Vol. 47/1 (2018)

• PANAINO, Antonio, “The ‘Trepidation’ of the Sun, the 57 Years of the Resurrection and the Late Mazdean Speculations on the Apocalypse”, p. 7-50.

The present contribution deals with two problems strictly connected with the cycle of the three posthumous sons of Zoroaster and in particular with the third one, the Sōšāns, par excellence. The first subject concerns the presence of a very peculiar doctrine attested only in two passages of the Dēnkard, where it is stated that the Sun follows an ondulatory motion, down and up, so that the solar return to the “highest” position is connected with the end of the struggle against Ahreman and with the action of the Sōšāns. The description of this particular motion of the Sun involves also the origin of other solar phenomena happening at the turn of each one of the last millennia. In particular, the stop of the Sun’s motion is here described as a very negative fact, provoked by the Druz in her attempt of blocking the regular course of time. The second problem under discussion is that of the frequent reference in the Pahlavi sources to the figure 57, which is attributed to Sōšāns, but also to a particularly significant moment in the life of Zoroaster, and that represented the period of resurrection of the dead or the time of the world Renovation.

• KHOSRAVI, Shokouh; Sajjad ALIBAIGI, Asghar RASHNO, “The Ossuary of the Palang Gerd Fire Temple: New Evidence of Zoroastrian Funerary Practices During the Sasanid Period in Western Iran, Kermanshah”, p. 51-73.

Different aspects and customs of deceased’s interment and burial ceremonies practices during the Sasanid period have always been a challenging issue and a major inquest. Regarding the archaeological evidence, discussing the burial ceremonies of the Iranian society during the Sasanid period and its various aspects is difficult. Our knowledge about this society is limited for stating explicit suggestions in this regard since historical texts do not provide much information and the current archaeological data are not significant. A recently discovered ossuary (astudān) in the Sasanid fire temple of Palang Gerd, located in Kermanshah province, is presented in this study, followed by some reconsiderations regarding the religious aspects for the treatment of the deceased in the Sassanid period.

• ZAKARIAN, David, “P‘aṙanjem and Her Husbands: A New Hypothesis on the Marriages of the Armenian Queen”, p. 75-88.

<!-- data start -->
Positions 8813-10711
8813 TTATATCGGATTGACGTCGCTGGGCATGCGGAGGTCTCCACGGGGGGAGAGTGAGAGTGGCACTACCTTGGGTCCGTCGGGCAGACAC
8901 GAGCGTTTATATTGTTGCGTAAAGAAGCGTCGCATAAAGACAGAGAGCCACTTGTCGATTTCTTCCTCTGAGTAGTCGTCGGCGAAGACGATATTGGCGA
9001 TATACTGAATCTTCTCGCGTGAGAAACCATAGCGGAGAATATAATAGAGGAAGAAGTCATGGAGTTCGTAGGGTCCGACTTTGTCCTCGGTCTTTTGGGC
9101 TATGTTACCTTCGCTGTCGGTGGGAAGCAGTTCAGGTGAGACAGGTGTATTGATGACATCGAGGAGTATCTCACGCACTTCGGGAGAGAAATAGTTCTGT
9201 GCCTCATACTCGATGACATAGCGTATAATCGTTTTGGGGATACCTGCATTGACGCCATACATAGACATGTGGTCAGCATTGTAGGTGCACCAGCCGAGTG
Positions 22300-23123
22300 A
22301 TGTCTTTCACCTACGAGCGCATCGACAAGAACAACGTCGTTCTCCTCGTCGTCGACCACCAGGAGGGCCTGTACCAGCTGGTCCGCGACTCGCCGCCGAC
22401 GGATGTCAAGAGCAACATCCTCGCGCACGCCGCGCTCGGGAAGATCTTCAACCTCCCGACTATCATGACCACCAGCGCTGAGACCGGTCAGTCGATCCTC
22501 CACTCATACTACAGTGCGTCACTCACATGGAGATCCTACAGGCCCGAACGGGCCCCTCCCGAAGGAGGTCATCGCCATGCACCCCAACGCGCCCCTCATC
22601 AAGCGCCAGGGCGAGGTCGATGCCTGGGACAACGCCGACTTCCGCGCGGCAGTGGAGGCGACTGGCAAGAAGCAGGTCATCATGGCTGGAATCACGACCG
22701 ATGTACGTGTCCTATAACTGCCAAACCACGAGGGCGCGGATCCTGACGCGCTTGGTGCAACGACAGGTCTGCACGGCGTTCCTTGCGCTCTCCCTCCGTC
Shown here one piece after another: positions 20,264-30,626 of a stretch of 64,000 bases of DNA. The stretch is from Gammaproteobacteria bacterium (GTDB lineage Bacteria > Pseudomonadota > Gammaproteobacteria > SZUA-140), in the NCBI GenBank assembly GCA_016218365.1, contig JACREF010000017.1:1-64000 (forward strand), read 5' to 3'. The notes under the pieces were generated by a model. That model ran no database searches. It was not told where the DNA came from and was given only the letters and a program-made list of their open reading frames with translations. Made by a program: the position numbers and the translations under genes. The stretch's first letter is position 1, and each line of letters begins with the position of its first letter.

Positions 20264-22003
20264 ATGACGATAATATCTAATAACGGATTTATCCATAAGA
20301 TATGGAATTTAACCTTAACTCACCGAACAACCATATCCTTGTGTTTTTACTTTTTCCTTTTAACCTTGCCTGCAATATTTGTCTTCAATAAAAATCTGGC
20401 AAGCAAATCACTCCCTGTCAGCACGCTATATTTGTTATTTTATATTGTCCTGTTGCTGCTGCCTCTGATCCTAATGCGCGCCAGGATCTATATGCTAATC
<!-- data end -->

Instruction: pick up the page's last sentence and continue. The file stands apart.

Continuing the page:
The present article revisits Nina Garsoïan’s Iranian hypothesis regarding the marriage of the Arsacid Armenian King Aršak II (350-368 C.E.). While fully concurring with her suggestion that the “highly Iranized” Armenian elite, despite being Christian, still followed the Iranian traditions of marriage, this paper demonstrates that Aršak’s marriage to P‘aṙanjem was in accordance with the tradition of stūr marriage, through which the agnatic group would ensure that a male heir be given birth by the deceased man’s widow, daughter or a woman appointed by the agnates. This heir would subsequently inherit the deceased man’s property and preserve the domestic cult of his ancestors.

• ALLEGRANZI, Viola, “les inscriptions persanes du tombeau d’Abū jJa‘far Moḥammad à Ghazni (VIe/XIIe s.) : la poésie comme lieu de mémoire et d’histoire”, p. 89-118.

This paper deals with the epigraphy of a funerary monument from Ghazni (modern Afghanistan) dating from the beginning of the 6th/12th century and providing the earliest known example of the tradition of inscribing Persian elegies on a tomb. A cross-reading of the inscriptions with the literary sources allows us to identify the deceased as a Ghaznavid Vizier and to attribute one of the elegies to the famous poet Sanā’ī (m. 525/ 1130). The study of this monument sheds new light on the epigraphic tradition and on the interaction between poets and patrons in Eastern Iran during the pre-Mongol period.

• OTSUKA, Osamu, “Qāshānī, the First World Historian: Research on his Uninvestigated Persian General History, Zubdat aL-Tawārīkh”, p. 119-149.

It is well-known that Abū al-Qāsim Qāshānī, a historian at the court of the Ilkhanid rulers Ghazan and Öljeitü, claimed to be the true author of Rashīd al-Dīn’s famous Persian general history, the Jāmi‘ al-Tawārīkh. While his claim has been addressed in many previous studies, it has not been comprehensively examined via philological study. This article is the first attempt to make a philological study of all the surviving manuscripts of Qāshānī’s so far uninvestigated Persian general history, the Zubdat al-Tawārīkh. A close analysis of these manuscripts reveals that the compilation of the Zubdat al-Tawārīkh was ordered by Ghazan in 700/1300-1, and that the second volume of the Jāmi‘ al-Tawārīkh, written in 706/1307, draws almost entirely from this book. As the Zubdat al-Tawārīkh covers a larger geographical area than the Jāmi‘ al-Tawārīkh, it has great potential not just for reconsidering the compilation process of the Jāmi‘ al-Tawārīkh, but also for reconstructing the history of the Ilkhanids.